I understand that the current land-use bylaws do not govern who can use the land (that would be discriminatory). However the character and diversity of our village is threatened by this change, so I think it must be addressed.

In regard to the specific application of Leon Aptekman and his architect, Johnathan Yardley, I would like to speak to several sections of Bylaw No. 434. Section E.1: Development Permit Area One- Island Villages. Under heading E.1.2- Reasons for the Development Permit Area, the second paragraph states that the requirement for development permits in Island Villages, “will guide the community's most significant concentrated and visible new development so that it is compatible with existing building, with the natural environment and with community objectives for villages.” The proposed development, even if it falls within current regulatory standards, is not compatible with community objectives (as shown by the 669 signatures on a petition opposing it). The proposal and it's ultimate effect on the visual, social and economic environment of Ganges do not reflect community values of diversity, locality and craftsmanship.

In section E.1.3- Objectives of this Development Permit Area, section E.1.3.3 aims to “encourage creative designs that continue to reflect the diversity and richness of Salt Spring Island. To avoid design controls that would make island villages appear architecturally sterile or contrived.” I understand the planners imperative to match new buildings with existing ones however, some existing buildings are not worth matching. I find the current phase 2 to be both architecturally sterile and contrived and since the original plans were drawn up during the 1980s, I do not think there can be any defense of them as modern or progressive.

Section E.1.6.7 under the heading- Scale, Massing and Modulation, requires that “the existing 'rhythm' of buildings along street frontages be respected.” While the new building may match the adjacent Phase 2, the variety, interest and quaint facades of the current buildings will not be matched.

In section E.1.6.14 under the heading- Details, “the use of imaginative, handcrafted products of local craftspeople is encouraged.” No such handcrafted products are part of this proposal.

In section E.1.6.15 “a pleasant pedestrian environment” is advised. Variety and character are the spice of pedestrian experience. A proposal which detracts from the variety and character of the street frontage can only harm the pedestrian environment.

My point is that while I understand that the building may need to be replaced or repaired, I do not think that one big store with multiple door openings is the same thing as several smaller stores and while I understand the idea of matching one building to the next, I do not think that ugly buildings should be matched.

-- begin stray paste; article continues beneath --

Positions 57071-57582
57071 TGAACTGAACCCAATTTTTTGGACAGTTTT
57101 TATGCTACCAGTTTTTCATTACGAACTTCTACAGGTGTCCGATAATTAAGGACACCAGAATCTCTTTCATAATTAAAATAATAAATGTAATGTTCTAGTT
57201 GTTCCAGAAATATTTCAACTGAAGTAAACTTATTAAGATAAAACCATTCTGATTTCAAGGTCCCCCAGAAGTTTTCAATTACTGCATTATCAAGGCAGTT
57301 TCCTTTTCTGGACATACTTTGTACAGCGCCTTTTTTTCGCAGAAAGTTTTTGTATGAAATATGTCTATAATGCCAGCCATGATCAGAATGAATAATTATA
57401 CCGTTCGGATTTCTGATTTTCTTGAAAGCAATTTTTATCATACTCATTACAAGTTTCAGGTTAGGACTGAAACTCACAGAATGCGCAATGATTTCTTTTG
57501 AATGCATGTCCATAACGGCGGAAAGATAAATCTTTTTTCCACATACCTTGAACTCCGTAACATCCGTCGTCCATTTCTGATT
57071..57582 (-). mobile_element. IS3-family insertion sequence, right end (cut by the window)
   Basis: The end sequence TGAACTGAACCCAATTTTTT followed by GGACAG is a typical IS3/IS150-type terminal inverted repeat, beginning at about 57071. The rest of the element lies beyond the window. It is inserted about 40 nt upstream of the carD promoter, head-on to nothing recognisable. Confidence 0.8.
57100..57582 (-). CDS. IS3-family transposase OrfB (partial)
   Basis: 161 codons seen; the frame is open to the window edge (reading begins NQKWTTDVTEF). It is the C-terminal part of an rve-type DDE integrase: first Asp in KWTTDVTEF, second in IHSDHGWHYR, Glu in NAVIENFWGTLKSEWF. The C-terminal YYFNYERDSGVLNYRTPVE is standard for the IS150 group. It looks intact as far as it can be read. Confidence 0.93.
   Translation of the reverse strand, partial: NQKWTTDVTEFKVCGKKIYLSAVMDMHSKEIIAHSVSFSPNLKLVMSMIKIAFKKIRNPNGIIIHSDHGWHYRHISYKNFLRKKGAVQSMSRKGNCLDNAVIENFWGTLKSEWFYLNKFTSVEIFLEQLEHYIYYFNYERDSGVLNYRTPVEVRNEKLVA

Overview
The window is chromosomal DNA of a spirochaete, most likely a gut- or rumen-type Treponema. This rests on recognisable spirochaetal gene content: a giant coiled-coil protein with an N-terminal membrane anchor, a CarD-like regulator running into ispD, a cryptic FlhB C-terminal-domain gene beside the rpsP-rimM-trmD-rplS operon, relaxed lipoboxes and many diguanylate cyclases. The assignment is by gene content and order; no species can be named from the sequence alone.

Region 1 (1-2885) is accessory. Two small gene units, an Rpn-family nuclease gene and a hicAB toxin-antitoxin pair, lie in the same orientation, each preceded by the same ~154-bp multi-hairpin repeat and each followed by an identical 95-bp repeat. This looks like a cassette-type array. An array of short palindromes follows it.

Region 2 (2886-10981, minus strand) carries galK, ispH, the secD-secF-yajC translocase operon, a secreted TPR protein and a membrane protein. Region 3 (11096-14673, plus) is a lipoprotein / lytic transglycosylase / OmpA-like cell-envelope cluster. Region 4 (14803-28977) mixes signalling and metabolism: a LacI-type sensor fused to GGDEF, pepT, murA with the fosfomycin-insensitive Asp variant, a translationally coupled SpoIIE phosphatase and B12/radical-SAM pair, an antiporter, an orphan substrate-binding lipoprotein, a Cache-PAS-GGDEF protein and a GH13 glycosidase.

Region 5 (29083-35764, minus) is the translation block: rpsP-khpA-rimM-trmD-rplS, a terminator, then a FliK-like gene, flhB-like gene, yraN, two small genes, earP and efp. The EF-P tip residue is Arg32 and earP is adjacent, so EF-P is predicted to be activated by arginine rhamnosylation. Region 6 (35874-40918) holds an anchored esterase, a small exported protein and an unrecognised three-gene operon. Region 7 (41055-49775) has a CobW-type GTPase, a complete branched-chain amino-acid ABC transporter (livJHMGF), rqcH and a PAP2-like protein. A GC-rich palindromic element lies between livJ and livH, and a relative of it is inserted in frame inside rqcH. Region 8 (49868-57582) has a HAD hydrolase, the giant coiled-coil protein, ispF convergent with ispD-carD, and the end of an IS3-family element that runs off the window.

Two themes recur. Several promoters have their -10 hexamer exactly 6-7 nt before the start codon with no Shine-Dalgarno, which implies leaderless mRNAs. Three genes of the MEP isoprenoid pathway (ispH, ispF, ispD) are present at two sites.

I believe that the character and diversity of not only our built environment but also our social and economic ones are threatened by changes like this and if the current bylaws do not allow the governing body to protect these things, changes should be made.
I would like to participate in the upcoming bylaw review and I request that, in the review, a bylaw be written which restricts the floor size of individual businesses in the core of lower Ganges ( Jackson Ave, to Rainbow Rd. and down to the waterfront). I would also like to see a preservation of heritage facades.

I request that this permit not be granted until it is clear that it fully meets community objectives.

Head Office Distances Itself from Mark's Franchise

Robin Lynas, Vice President of corporate relations for Mark's Work Wearhouse, warns that a franchise buy-out by head office will not necessarily increase in amount with the square footage of an expanded local store. “If they expand the store and their sales do not increase to match, it doesn't look good” said Lynas, in a phone conversation. He went on to explain that while head office does have first right-of-refusal for any franchise operation, the buy-out formula is based on sales as well as a number of other factors.
Ten paper letters as well as numerous phone calls have been received by head office in opposition to the planned expansion of Mark's on Salt Spring. ( The plan would see Mark's expand over 900 square feet and take up the entire block of downtown street-frontage.) Many Salt Springers have stated that while they want to support Mark's, they don't want to lose the unique and charming character of a more varied commercial area. Lynas also stated that Mark's is a destination store, best suited to an area with plenty of convenient parking.
Only around ten percent of over three hundred Mark's stores remain as franchise businesses, the rest have been bought back by the parent company which is a subsidiary of Canadian Tire, making the prospect of another remotely owned, big chain store in downtown Ganges, a remarkably reasonable concern. Lynas suggested that the most important conversation for the community to have is with the land owner, Leon Aptekman. Mr. Aptekman has been unavailable for comment and has ignored the many petition signatures, letters to the editor and personal pleas by community members.
Local Trust committee members will discuss the development permit application for the new Mark's store, on Friday, January 14th at their monthly meeting, held at Artspring. It remains to be seen whether current bylaws will suffice to prevent the expansion but the meeting is open to the public and polite discussion is welcomed. The townhall portion is scheduled for 12:30, the application will be discussed after that.